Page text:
View the new DfE workload video and take action on workload today.

As a result of national pressure from the National Education Union and other unions, the DfE has launched a workload toolkit encouraging school leaders to work with staff to eliminate unnecessary activities.

Together with the NEU, it has also produced a video focussing on reducing the burden of planning.

A staggering 81% of teachers said they have considered leaving teaching in the last year because of the pressures of workload, according to our survey of over 8,000 teachers.

Together we will build an education system of which we can all be proud.

Our funding campaign has put school cuts firmly on the political agenda, and our workload campaigns have helped members up and down the country take control of their working lives.

We will continue to fight for a fairly-funded education system, with highly trained and qualified teachers and educational professionals who have manageable workloads, fair pay and good working conditions.

Download our guide to National Education Union campaigns now.

Workload tracker

Use the ATL section’s work-life tracker to track your work-life balance, your working hours and the major drivers of your workload. See how you compare to others. We’ll give you the help and advice you need, and use your information to inform our campaign and discussions with government.




Invest, don’t cut

imnageAs the dust settles on the General Election it is clear that the Conservatives do not have the support of the country for their promises on education.

We call on the next Government to invest in our children and pledge more funding for schools.

Download our manifesto for England. Click for more resources.


Something has gone wrong with education

  • It is underfunded
  • There are not enough teachers
  • Testing takes precedence over learning

And worse is threatened

  • Prolonged cuts to schools
  • Deeper poverty
  • More selection and fewer opportunities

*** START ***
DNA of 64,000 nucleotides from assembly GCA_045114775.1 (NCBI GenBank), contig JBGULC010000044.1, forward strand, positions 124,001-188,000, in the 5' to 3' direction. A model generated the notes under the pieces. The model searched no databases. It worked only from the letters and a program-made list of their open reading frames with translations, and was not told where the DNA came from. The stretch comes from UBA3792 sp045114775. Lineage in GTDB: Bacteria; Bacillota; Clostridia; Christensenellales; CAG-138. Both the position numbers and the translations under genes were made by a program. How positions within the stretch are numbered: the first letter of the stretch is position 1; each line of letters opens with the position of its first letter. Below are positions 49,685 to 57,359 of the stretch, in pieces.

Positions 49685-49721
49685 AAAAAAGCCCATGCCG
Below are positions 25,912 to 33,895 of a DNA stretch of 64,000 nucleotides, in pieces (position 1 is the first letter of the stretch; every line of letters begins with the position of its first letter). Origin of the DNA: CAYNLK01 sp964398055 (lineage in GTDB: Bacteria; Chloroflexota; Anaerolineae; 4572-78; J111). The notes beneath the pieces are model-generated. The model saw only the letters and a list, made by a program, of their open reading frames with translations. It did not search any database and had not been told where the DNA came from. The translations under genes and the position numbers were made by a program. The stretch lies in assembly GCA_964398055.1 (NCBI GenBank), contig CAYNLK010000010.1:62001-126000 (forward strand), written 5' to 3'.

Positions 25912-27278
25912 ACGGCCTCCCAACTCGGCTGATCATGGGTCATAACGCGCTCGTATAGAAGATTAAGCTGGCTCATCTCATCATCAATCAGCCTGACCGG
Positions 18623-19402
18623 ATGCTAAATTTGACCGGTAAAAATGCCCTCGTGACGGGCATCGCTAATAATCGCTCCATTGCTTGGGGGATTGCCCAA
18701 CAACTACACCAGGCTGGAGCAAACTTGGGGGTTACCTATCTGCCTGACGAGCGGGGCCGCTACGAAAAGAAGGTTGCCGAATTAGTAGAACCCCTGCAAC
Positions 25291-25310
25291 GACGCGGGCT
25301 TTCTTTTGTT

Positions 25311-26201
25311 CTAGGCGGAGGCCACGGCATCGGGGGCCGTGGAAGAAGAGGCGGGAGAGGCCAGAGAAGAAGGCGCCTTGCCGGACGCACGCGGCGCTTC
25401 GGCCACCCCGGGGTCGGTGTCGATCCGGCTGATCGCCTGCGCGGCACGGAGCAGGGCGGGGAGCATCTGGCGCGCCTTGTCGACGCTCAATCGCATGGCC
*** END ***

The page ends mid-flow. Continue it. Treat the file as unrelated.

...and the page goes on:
What we say: What you can do:
Implementing the Conservative manifesto commitment would cut schools funding by £8.9bn in real terms, between now and 2022. Ninety-three per cent of schools would suffer per-pupil funding cuts by 2022.

One of the first acts of the new Government should be to publish its response to the fair funding consultation. But on current plans, unless the Government puts in new resources, this will lead to cuts in almost all schools.

This will mean: Fewer teachers. Larger classes. Less subject choice. Cuts in after-school activities. Fewer teaching assistants. Nursery schools closing. The very young, the poor and those with special needs and disabilities will be worst affected.

  • Find out how much schools in your community will lose at
  • Ask your MP to pledge to oppose school cuts.
  • Ask them to send a message of support to the school cuts campaign.


What we say: What you can do:
We are the sixth largest economy in the world yet our levels of child poverty are shocking. More than four million children grow up in poverty – 30 per cent of all children. With cuts and austerity, this number is rising. Poor children do not learn as well as better-off children. Hunger affects concentration. Parents in poverty do not easily find the money for trips, books and other essentials.
  • Find out if your MP supported the benefit cuts which affected so many families and, if they did, ask them why.
  • Ask if they have talked to teachers and heads about what they can do to stop families falling into poverty.

Increasing selection

What we say: What you can do:
The Government wants to expand grammar schools and selective education. Research – by an organisation the Government supports – says the highest-performing systems in the world are non-selective. Selection for the few is rejection for the many. Theresa May has no mandate for expanding selection at 11 and should immediately abandon this misguided policy.
  • Ask your MP to oppose increasing selection and opening new grammar schools or streams.
  • If they are in favour, ask them for evidence to support their policy.


What we say: What you can do:
Most students like school and teachers want to teach. But unnecessary and high-stakes testing and exams get in the way of education. The curriculum has narrowed. The arts, technical and vocational education find it harder to keep their place. Primary and secondary schools are teaching to the test. Problems of stress and mental health are rising – for students and teachers. There are better alternatives. Powerful voices are calling for a new approach, that learns from other countries, and addresses the future not the past.
  • Ask your MP to support More than a Score, a coalition of parents, teachers and educators that campaigns against SATs and for a different primary assessment system.
  • Ask them to support a change in secondary schools so creative subjects are valued equally to others.